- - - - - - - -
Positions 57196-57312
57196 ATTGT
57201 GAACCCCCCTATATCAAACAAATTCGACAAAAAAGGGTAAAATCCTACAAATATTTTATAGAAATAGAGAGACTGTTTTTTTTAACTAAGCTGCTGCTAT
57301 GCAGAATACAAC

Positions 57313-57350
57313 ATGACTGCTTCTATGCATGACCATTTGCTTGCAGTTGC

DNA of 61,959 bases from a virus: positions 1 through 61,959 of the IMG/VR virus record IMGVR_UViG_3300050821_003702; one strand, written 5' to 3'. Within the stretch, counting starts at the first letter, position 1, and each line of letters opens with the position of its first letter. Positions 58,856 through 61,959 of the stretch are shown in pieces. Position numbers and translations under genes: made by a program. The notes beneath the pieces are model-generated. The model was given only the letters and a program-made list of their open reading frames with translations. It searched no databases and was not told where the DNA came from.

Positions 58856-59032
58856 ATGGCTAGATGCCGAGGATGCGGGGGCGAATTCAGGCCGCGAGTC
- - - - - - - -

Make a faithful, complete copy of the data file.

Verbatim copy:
Positions 57196-57312
57196 ATTGT
57201 GAACCCCCCTATATCAAACAAATTCGACAAAAAAGGGTAAAATCCTACAAATATTTTATAGAAATAGAGAGACTGTTTTTTTTAACTAAGCTGCTGCTAT
57301 GCAGAATACAAC

Positions 57313-57350
57313 ATGACTGCTTCTATGCATGACCATTTGCTTGCAGTTGC

DNA of 61,959 bases from a virus: positions 1 through 61,959 of the IMG/VR virus record IMGVR_UViG_3300050821_003702; one strand, written 5' to 3'. Within the stretch, counting starts at the first letter, position 1, and each line of letters opens with the position of its first letter. Positions 58,856 through 61,959 of the stretch are shown in pieces. Position numbers and translations under genes: made by a program. The notes beneath the pieces are model-generated. The model was given only the letters and a program-made list of their open reading frames with translations. It searched no databases and was not told where the DNA came from.

Positions 58856-59032
58856 ATGGCTAGATGCCGAGGATGCGGGGGCGAATTCAGGCCGCGAGTC